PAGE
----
Appendix A - Revised Pages A APPENDIX Formats for Letters,...

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Revised Pages APPENDIX A Formats for Letters, Memos, and E-Mail Messages Appendix Outline Formats for Letters Formats for Envelopes Formats for Memos Formats for E-Mail Messages State and Province Abbreviations loc77805_appA_636-653.indd 636 loc77805_appA_636-653.indd 636 7/31/09 1:10:01 PM 7/31/09 1:10:01 PM
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Revised Pages Appendix A Formats for Letters, Memos, and E-Mail Messages 637 L ±etters± normally go to people outside your organization; ±memos± go to other people in your organization. E-mails go to both audiences. Letters, memos, and e-mails do not necessarily differ in length, formality, writ- ing style, or pattern of organization. However, letters, memos, and e-mails do differ in format. ±Format± means the parts of a document and the way they are arranged on the page. Formats for Letters If your organization has a standard format for letters, use it. Many organizations and writers choose one of three letter formats: ±block± format± (see±±Figure±A.2±),±± modified±block±format± (see Figure A.3 ), or the ±sim- plified format (see Figure A.4 ). Your organization may make minor changes from the diagrams in margins or spacing. Figure A.1 shows how the three formats differ. Use the same level of formality in the ±salutation,± or greeting, as you would in talking to someone on the phone: Dear Glenn if you're on a first-name ba- sis, Dear Mr. Helms if you don't know the reader well enough to use the first name. Some writers feel that the simplified format is better since the reader is not Dear. Omitting the salutation is particularly good when you do not know the reader's name or do not know which courtesy title to use. (For a full discus- sion on nonsexist salutations and salutations when you don't know the read- er's name, see Chapter 3.) However, readers like to see their names. Since the simplified format omits the reader's name in the salutation, writers who use this format but who also want to be friendly often try to use the reader's name early in the body of the letter. The simplified letter format is good in business-to-business mail, or in let- ters where you are writing to anyone who holds a job (admissions officer, cus- tomer service representative) rather than to a specific person. It is too cold and distancing for cultures that place a premium on relationships. Sincerely and Yours truly are standard ±complimentary±closes.± When you are writing to people in special groups or to someone who is a friend as well as a business acquaintance, you may want to use a less formal close. Depending on the circumstances, the following informal closes might be acceptable: Cor- dially, Thank you, or even Ciao. ±In±± mixed±punctuation,± a colon follows the salutation and a comma follows the close. A ±subject±line± tells what the message is about. Subject lines are required in memos and e-mails; they are optional in letters. Good subject lines are specific, concise, and appropriate for your purposes and the response you expect from your reader: Learning objective After studying this appendix, you will know: 1 Formats for letters.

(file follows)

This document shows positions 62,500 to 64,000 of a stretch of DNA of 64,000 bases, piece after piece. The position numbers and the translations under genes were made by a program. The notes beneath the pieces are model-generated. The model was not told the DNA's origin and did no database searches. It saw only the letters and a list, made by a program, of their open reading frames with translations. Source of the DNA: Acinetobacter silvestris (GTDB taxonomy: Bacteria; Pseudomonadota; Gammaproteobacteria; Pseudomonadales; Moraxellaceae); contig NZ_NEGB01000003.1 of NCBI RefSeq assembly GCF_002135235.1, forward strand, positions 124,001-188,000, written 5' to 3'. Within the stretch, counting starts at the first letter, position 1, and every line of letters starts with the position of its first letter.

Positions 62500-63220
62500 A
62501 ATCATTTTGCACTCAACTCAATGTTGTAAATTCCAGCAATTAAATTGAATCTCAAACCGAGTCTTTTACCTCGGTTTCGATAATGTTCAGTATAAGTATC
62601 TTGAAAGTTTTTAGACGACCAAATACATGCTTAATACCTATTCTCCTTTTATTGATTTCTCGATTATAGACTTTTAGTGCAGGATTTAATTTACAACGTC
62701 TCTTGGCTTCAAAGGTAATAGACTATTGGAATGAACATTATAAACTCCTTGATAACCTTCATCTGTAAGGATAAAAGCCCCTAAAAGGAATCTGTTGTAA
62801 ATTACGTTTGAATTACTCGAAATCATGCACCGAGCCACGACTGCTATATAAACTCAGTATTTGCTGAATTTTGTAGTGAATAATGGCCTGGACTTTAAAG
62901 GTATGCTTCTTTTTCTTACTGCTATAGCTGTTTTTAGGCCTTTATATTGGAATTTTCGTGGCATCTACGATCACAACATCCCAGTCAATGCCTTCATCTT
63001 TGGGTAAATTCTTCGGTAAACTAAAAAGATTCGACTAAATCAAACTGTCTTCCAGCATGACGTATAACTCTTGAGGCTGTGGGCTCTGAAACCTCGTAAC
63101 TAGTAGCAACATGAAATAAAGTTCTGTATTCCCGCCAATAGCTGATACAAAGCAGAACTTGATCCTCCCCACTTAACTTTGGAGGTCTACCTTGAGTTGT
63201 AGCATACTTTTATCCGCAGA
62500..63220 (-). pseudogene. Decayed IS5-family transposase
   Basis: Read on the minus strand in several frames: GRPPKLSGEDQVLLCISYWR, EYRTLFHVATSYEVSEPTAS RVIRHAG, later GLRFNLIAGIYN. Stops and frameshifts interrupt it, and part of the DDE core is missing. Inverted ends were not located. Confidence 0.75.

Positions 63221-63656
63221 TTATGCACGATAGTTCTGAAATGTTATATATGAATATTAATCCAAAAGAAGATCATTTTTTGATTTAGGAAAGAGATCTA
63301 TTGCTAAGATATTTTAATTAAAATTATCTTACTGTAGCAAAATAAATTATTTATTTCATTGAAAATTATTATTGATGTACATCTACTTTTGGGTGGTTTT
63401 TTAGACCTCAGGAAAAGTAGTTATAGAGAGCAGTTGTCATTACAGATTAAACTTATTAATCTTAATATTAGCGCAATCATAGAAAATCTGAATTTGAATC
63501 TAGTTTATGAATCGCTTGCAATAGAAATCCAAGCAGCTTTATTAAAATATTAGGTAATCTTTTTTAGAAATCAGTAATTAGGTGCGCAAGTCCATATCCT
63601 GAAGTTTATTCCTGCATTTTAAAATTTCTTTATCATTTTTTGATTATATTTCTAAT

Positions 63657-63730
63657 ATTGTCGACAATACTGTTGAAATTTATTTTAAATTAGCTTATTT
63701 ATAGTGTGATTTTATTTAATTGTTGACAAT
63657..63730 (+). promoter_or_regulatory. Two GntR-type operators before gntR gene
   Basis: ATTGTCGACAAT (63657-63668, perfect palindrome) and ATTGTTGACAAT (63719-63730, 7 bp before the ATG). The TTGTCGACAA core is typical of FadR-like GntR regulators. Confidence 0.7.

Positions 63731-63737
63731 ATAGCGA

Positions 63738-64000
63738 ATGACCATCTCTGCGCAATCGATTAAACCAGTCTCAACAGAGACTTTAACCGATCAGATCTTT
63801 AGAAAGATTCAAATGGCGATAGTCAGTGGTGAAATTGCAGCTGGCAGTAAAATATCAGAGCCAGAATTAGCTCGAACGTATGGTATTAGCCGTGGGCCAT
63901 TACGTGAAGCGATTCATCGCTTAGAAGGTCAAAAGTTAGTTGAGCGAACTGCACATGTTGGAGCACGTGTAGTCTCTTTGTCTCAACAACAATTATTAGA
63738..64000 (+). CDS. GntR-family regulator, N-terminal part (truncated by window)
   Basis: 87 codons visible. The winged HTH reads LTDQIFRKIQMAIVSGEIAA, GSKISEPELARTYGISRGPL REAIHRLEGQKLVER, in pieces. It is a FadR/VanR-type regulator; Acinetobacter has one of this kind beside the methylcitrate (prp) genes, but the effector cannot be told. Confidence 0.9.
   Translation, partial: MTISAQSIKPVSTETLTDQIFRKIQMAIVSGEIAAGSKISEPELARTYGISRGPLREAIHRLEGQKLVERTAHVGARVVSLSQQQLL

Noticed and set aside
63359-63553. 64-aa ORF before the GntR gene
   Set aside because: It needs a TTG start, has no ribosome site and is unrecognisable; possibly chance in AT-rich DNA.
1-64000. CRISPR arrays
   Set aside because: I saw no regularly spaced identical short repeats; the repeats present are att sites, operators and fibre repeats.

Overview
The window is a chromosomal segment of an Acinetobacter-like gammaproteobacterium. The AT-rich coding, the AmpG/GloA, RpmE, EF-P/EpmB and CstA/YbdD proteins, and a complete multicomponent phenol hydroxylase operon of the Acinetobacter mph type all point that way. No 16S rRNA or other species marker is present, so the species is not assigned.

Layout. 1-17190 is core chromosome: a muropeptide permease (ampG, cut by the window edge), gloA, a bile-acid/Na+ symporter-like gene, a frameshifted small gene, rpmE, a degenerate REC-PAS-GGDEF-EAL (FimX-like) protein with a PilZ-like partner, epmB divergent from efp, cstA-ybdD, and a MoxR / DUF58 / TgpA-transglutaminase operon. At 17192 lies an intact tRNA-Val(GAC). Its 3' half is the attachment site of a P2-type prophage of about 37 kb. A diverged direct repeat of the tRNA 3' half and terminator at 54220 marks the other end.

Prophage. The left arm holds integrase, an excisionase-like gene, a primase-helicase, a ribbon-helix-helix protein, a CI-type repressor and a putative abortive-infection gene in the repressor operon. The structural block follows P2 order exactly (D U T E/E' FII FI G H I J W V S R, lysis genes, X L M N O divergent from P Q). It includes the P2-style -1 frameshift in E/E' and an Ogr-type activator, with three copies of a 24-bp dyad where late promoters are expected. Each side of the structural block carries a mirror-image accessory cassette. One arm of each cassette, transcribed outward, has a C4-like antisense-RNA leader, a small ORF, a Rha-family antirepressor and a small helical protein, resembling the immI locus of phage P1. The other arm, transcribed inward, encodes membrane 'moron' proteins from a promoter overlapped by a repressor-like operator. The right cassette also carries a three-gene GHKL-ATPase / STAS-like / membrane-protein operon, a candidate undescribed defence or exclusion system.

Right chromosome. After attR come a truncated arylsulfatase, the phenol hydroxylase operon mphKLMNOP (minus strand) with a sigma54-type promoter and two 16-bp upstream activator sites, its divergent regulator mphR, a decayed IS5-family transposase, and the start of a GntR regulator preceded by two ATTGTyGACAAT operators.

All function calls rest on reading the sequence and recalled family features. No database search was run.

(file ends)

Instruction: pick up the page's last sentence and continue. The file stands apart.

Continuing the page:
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This note was uploaded on 12/05/2011 for the course MGMT 2200 taught by Professor Johnheeder during the Fall '11 term at Utah Valley University.

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Appendix A - Revised Pages A APPENDIX Formats for Letters,...

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